Chairman, Sipchem, Sahara, Alinma Bank, & Zamil Group
Director General, Saudi Industrial Development Fund (SIDF)
ABDULLAZIZ AL ZAMIL When SABIC was founded in 1976, we were given capital of SAR10 billion and did chemical projects through JVs with various international companies. When the bylaws of SABIC were established it was clearly stated that it would be a wholly owned government company; however, after a number of years turning a profit, shares were sold to the public. We got the project going, and started production and export, and once SABIC declared its first two years of profit, the government decided to sell 30% of the shares to the public. This was a popular offering and was widely received; it was in fact oversubscribed by several times. Shares were sold for SAR10, and the current market value is over SAR100, making it a successful example of privatization. It represented a required income and this was understandable, especially when oil prices came down. Now it is ready and everything is set up; the bylaw is there and the company is profitable. There was an increase in local utility costs, which put pressure on companies like SABIC, forcing them to find ways to reduce their costs.
ABDULKARIM ALNAFIE Automation is an opportunity for our country as it raises the level of jobs that we can induce more Saudis to take. Salaries will increase, as will the workplace environment. Most of our plants are more or less automated; some have the highest levels of automation because it is not possible to find Saudis capable of doing the jobs or to provide salaries that will make employees happy. We discourage hiring more foreign labor for these jobs and encourage automation; we always want our plants and factories to adopt and employ the latest technologies. There is always a tradeoff between investment on returns and costs, so this has to be viewed in a more pragmatic way.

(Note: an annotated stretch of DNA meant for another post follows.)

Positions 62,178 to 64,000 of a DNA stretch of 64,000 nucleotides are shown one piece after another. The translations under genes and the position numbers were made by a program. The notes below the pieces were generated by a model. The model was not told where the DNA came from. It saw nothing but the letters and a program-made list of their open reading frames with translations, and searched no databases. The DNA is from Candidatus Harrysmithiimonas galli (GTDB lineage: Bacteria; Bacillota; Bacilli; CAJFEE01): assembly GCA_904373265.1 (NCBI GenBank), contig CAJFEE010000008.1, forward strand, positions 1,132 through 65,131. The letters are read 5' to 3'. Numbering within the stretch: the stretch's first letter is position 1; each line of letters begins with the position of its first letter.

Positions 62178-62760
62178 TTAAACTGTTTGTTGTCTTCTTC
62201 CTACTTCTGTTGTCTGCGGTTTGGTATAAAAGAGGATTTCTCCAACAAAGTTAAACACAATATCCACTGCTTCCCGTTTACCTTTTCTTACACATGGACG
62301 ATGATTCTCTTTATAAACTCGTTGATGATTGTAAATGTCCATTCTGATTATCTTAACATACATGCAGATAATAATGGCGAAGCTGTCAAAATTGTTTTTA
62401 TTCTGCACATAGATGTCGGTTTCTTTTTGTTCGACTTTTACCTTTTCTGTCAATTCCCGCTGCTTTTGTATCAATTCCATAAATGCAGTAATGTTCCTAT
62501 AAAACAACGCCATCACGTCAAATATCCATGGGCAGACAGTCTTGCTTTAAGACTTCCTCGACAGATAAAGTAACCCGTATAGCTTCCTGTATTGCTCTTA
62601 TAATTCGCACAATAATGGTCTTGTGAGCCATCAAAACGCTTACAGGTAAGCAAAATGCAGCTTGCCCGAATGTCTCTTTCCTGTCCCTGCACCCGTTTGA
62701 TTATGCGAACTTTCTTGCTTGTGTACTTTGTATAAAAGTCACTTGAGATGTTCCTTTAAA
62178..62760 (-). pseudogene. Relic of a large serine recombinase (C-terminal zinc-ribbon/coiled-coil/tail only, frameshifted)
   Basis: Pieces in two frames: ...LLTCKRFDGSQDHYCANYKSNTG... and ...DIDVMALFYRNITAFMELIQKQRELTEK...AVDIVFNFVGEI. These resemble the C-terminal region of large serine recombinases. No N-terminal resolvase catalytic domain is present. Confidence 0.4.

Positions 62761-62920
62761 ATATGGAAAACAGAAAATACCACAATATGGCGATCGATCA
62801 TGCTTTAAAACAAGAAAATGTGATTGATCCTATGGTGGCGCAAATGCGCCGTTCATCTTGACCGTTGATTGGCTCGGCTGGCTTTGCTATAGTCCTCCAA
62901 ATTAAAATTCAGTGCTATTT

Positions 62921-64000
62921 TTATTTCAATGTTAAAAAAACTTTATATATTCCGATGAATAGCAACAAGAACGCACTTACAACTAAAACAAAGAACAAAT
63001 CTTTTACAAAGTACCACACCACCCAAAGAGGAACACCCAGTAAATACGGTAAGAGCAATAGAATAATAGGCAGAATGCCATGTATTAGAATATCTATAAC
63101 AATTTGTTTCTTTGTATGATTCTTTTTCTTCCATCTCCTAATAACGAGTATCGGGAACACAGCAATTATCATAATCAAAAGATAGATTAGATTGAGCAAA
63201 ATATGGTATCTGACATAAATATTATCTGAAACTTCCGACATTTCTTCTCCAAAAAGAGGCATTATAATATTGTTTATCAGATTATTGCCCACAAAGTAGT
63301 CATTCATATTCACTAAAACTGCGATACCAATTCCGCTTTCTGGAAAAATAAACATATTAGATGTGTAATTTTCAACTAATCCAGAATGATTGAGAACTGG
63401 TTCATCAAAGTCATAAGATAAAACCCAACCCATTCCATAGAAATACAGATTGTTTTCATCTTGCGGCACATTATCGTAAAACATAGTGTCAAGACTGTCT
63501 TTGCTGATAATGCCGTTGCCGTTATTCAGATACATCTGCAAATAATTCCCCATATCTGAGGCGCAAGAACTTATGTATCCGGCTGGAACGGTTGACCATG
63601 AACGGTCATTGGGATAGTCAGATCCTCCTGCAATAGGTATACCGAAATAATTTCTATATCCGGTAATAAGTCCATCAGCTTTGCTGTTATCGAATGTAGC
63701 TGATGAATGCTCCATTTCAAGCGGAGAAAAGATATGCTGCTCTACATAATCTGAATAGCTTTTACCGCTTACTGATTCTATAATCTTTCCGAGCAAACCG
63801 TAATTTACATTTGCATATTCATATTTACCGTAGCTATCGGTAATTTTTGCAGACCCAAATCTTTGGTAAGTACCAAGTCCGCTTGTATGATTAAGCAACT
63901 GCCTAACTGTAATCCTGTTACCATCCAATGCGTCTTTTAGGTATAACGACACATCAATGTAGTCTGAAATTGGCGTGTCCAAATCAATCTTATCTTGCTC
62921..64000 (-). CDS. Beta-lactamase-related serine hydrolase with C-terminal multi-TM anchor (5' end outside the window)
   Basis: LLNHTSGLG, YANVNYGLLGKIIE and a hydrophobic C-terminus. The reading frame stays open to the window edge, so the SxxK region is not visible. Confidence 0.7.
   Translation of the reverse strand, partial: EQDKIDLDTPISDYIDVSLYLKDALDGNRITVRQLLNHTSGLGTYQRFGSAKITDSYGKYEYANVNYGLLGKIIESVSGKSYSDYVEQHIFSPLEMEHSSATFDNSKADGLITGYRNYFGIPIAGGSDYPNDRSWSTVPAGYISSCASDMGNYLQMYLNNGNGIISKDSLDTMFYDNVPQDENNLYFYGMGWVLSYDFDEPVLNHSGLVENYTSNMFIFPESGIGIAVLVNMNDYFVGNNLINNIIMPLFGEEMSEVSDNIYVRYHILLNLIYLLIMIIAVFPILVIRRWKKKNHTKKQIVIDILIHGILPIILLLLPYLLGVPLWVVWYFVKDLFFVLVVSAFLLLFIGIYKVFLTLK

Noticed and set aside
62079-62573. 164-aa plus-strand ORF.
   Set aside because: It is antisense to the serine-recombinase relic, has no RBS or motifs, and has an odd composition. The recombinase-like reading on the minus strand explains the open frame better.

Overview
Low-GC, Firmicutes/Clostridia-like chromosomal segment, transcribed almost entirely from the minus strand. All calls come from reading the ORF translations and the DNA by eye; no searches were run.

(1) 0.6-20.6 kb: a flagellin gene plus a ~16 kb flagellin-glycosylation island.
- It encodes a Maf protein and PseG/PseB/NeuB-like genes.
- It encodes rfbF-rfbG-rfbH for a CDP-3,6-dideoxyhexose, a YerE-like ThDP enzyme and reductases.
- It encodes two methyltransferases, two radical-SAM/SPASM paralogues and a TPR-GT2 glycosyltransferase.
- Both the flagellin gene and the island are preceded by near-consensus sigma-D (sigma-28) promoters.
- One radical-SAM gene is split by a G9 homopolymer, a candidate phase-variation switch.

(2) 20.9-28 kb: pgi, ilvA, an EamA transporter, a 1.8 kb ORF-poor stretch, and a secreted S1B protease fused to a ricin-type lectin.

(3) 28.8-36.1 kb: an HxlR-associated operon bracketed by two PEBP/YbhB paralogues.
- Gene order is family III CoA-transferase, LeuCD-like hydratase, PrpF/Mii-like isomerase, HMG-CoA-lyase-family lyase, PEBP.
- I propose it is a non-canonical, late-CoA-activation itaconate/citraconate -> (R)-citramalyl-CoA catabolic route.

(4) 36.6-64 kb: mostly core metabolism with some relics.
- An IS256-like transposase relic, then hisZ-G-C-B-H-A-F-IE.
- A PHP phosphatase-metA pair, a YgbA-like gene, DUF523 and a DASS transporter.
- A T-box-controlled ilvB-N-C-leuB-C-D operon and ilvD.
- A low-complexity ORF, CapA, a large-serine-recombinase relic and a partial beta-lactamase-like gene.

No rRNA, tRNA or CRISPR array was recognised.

AAZ We are active in downstream activity, with at least 12 ventures in chemicals and plastics. We have some JVs with American companies, such as Huntsman, and with Austrian and Turkish companies for packaging. Many of these JVs are expanding organically from within. We are also adding new products and looking at new ventures and opportunities. Packaging could grow massively, as FMCG multinationals have their regional headquarters here. Because of product price reductions we have to find a way to reduce our costs. This combined with an increase in feedstock costs means there is more urgency to reduce costs. A major effort was made by Sipchem, Sahara, and others to try to reduce their costs to be more efficient, and it has been successful. In terms of expansion, this depends on the viability; one area to reduce costs is in capacity, since this kind of investment is heavy and has high fixed costs.
AA The focus is not for us but for the entities that will develop these industries. The Ministry of Defense will determine its priorities and what can be localized or not. We are there to support, when requested, any of these industries. That is not to say we do not have certain capabilities today; we have industries in defense, though there is much room to grow. Aviation is one of them and some companies like Taqnia have announced different projects that they are looking into in aviation. It recently launched an airplane in cooperation with Ukraine and is looking at other ventures to support that project or others that are similar in nature. In 2016, renewable energy was a focus topic on our annual report in SIDF as it is an important industry that is imminent and we will need to support it. By the end of 2017, we should see execution of some of the mega projects that the ministry has talked about. We have financed certain projects in the sector but more will be on the way, at least for solar power.
SAUDI ARABIA - Real Estate & Construction
CEO, National Real Estate Registry Services Company (RER)
SAUDI ARABIA - Green Economy
CEO, National Center for Vegetation Cover and Combating Desertification (NCVC)